LOS ANGELES, CA - APRIL 14: Boxer Oscar De La Hoya attends the nnouncement of his retirement from boxing April 14, 2009 at Staples Center in Los Angeles, California. Known as the "Golden Boy," the former champ admitted to being hooked on drugs and alcohol, and said he considered suicide. (Photo by Kevork Djansezian/Getty Images)2009 Getty Images
Oscar De La Hoya said in a wide-ranging interview that his drinking, drugs and womanizing, all belying his "Golden Boy" image, got so out of control that he considered suicide.
"Rock bottom was recently," the former boxing champ told Univision, according to an English-language transcript released by the network. "Within couple of years, just thinking if my life was even worth it. I don't have the strength, I don't have the courage to take my own life but I was thinking about it."
De La Hoya said he's been going to rehab to deal with vices. He said he's been sober for three months after undergoing treatment and joining Alcoholics Anonymous.
The Mexican-American former fighter said he was unfaithful to his wife and that they were separated for a while – but that his infidelities never reached that of a certain golfer.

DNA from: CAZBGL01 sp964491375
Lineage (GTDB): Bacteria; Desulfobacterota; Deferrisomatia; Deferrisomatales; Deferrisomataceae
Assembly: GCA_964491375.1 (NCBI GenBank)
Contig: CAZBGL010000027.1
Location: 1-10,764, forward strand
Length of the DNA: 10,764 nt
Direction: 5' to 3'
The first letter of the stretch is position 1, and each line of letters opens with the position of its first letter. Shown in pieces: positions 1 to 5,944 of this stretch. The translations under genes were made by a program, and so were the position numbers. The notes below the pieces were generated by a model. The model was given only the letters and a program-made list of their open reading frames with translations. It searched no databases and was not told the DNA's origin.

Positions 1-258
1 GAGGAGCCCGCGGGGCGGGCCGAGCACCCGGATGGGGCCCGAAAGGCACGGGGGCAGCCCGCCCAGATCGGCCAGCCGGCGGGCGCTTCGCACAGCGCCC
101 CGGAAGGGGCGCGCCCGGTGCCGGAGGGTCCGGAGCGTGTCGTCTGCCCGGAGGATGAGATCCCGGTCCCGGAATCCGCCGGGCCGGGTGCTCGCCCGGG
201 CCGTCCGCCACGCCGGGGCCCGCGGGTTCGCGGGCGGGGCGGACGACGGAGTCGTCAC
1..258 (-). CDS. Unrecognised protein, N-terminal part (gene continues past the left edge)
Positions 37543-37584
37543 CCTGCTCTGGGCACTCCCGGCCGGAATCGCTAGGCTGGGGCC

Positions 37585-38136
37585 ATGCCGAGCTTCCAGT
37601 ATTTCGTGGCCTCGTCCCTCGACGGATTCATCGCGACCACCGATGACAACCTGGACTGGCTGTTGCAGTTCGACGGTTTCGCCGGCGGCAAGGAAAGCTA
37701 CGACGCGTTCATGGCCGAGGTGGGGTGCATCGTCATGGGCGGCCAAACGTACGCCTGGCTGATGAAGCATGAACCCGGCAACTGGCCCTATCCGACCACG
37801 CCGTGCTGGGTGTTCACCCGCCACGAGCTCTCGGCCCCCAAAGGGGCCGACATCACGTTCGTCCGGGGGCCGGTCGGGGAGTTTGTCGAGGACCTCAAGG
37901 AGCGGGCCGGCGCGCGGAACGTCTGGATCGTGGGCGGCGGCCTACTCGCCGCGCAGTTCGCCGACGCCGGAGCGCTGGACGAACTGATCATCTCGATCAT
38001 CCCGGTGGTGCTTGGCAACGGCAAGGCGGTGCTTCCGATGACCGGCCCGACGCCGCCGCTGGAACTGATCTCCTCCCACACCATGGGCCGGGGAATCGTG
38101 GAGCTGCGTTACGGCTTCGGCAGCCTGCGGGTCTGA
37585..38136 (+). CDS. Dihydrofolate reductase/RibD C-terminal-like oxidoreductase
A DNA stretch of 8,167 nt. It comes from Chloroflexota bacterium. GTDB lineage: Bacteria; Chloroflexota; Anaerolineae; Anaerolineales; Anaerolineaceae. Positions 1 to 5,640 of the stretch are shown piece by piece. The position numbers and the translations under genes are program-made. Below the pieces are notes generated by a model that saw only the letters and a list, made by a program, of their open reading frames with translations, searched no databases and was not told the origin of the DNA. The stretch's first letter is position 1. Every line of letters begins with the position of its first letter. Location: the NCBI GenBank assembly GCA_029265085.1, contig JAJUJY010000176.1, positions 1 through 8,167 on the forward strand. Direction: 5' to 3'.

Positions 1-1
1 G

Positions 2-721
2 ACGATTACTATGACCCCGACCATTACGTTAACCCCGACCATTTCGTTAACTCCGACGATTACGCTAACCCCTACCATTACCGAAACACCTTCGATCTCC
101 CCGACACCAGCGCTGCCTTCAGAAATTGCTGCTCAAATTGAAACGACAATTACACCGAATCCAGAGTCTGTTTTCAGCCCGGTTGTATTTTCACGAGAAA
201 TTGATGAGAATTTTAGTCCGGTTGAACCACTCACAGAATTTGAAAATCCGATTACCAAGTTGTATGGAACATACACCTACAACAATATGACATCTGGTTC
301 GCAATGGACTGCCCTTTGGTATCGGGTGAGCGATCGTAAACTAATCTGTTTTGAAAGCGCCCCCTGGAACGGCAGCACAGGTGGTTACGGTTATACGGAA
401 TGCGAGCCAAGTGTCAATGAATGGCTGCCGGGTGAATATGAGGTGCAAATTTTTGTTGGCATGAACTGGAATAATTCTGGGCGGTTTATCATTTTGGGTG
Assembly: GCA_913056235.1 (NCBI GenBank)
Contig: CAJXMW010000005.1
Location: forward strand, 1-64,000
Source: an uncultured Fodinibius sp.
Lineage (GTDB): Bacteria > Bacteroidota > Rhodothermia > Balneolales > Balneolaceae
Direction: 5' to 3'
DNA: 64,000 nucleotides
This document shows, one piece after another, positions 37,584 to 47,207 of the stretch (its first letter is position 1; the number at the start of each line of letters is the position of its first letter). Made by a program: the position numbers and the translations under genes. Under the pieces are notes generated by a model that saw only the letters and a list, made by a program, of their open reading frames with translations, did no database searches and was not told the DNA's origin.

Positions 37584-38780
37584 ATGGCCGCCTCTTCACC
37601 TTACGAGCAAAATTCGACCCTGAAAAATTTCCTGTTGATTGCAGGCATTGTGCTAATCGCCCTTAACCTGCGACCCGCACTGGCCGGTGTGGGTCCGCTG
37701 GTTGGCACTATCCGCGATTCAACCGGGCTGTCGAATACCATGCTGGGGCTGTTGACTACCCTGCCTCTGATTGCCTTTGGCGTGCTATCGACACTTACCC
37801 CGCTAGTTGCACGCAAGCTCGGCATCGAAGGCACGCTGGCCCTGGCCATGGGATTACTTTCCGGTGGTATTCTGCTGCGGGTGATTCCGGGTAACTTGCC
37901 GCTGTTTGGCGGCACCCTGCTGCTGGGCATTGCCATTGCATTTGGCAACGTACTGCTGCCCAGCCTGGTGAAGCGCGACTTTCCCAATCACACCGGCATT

"We are obviously not talking a Tiger Woods here, but I was unfaithful," De La Hoya said.
De La Hoya retired in 2009 after a 16-year career in which he won 10 world titles in six divisions and became boxing's most popular fighter.
De La Hoya was thoroughly beaten by Manny Pacquiao in his last fight. He won his last title in May 2006, beating Ricardo Mayorga in six rounds for the WBC 154-pound belt. He finished with a record of 39-6 and 30 knockouts.
De La Hoya transcended his sport, using his bilingual skills to generate crossover appeal among Latinos and whites.
He began boxing at age 5, following in the path of his grandfather and father. He won an Olympic gold medal at the 1992 Barcelona Games, delivering on a promise to his late mother, Cecilia, who died of breast cancer two years earlier.
"There were drugs, my drug of choice was cocaine and alcohol, hmm. Cocaine was recent. The last two years, last two and a half years, and I depended more [on] the alcohol than the cocaine," De La Hoya said. "It took me to a place where I felt safe, it took me to a place where I felt as if nobody can say anything to me, it took me to a place where I just can reach out and grab my mom."
Based on reporting by The Associated Press.